It strikes me that the curse of our time is moderation. We’re instructed to practice moderation in all things. We close conversations by saying, “Don’t work too hard,” “Take it easy,” “Don’t go overboard,” “Don’t commit too soon,” “Keep your options open,” or some other banality. We’re cautioned not to stand out in order to avoid being labeled as one of those extremists. If you want to get elected, you are supposed to be a moderate, a centrist, or an uncommitted, convictionless, middle-of-the-road-type-candidate so that you do not offend the wrong people.
I am struck by how this approach collides headlong with the apostle Paul’s approach to spiritual growth where he states, “Forgetting what is behind and straining toward what is ahead, I press on toward the goal to win the prize for which God has called me heavenward in Christ Jesus” (Philippians 3:13b-14). In talking about straining forward and pressing on towards spiritual maturity, Paul uses a word that pictures a sprinter leaning forward with every fiber and twitching muscle to break the tape at the finish line and win the race.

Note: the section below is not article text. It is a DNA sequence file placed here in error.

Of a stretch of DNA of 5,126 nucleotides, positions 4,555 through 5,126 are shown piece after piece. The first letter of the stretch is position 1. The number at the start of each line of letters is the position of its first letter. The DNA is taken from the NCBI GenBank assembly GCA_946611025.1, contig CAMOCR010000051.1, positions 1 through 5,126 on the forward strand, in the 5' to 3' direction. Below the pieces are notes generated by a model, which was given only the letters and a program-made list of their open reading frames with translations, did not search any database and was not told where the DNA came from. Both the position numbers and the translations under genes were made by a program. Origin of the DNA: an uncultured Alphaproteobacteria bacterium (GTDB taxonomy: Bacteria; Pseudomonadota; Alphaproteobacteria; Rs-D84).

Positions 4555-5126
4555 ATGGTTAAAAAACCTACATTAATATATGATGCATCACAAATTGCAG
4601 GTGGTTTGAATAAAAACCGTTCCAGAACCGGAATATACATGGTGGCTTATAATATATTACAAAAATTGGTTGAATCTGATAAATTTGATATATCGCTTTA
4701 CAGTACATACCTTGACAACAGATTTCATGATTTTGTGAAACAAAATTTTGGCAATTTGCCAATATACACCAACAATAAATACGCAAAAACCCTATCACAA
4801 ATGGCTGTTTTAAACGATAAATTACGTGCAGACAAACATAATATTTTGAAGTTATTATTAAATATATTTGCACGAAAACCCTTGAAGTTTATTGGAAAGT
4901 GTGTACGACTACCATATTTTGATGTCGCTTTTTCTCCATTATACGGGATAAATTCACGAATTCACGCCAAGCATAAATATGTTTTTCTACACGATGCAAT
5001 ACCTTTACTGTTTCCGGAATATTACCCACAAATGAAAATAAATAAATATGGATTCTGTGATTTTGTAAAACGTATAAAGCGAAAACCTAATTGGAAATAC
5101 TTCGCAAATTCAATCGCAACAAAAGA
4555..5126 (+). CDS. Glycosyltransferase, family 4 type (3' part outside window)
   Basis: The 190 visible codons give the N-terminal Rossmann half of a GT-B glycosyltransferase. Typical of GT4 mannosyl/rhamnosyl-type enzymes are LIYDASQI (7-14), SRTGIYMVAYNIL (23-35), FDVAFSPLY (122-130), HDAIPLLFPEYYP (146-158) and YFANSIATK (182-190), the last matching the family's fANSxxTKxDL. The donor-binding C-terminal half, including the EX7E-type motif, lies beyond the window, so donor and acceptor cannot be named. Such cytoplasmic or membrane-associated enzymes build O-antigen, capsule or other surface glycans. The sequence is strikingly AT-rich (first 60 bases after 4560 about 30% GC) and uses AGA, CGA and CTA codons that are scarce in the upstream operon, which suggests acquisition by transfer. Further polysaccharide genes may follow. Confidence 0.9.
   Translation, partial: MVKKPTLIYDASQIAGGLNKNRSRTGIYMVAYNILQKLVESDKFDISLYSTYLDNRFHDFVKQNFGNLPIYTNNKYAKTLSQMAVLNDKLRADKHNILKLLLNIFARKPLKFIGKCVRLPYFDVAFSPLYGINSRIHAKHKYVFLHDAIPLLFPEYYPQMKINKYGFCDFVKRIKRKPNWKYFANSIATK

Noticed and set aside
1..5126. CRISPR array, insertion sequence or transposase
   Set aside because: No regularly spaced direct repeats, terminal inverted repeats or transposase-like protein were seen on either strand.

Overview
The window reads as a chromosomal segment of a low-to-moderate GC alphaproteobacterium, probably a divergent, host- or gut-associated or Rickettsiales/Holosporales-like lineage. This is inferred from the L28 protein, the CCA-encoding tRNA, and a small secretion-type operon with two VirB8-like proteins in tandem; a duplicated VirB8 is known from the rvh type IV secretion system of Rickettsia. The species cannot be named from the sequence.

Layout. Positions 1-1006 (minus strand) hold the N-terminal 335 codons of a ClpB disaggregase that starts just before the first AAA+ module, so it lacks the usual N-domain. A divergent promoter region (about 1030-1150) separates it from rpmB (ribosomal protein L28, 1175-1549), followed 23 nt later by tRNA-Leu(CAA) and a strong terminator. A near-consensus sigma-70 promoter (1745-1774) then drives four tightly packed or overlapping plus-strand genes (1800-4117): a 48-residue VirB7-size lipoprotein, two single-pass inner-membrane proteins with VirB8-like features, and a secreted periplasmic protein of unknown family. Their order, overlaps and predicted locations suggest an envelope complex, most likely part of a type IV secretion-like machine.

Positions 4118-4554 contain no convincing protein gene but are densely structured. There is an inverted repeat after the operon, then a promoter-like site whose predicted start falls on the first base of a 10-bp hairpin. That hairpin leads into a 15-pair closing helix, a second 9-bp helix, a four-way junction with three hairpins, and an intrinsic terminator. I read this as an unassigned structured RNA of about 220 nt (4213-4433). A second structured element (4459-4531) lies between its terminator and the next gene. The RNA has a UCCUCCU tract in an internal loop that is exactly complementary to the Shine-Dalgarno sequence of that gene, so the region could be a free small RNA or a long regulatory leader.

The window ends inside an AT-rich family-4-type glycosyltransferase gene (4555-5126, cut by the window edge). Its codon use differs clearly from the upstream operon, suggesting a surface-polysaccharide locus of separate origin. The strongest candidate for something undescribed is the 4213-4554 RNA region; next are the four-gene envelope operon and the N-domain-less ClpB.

When was the last time someone encouraged you to go for it, to commit yourself totally, to burn your bridges and not look back, to expend all your energy and resources, or to pour your heart into becoming more like Jesus Christ?
Where’s a passionate fanatic when you need one?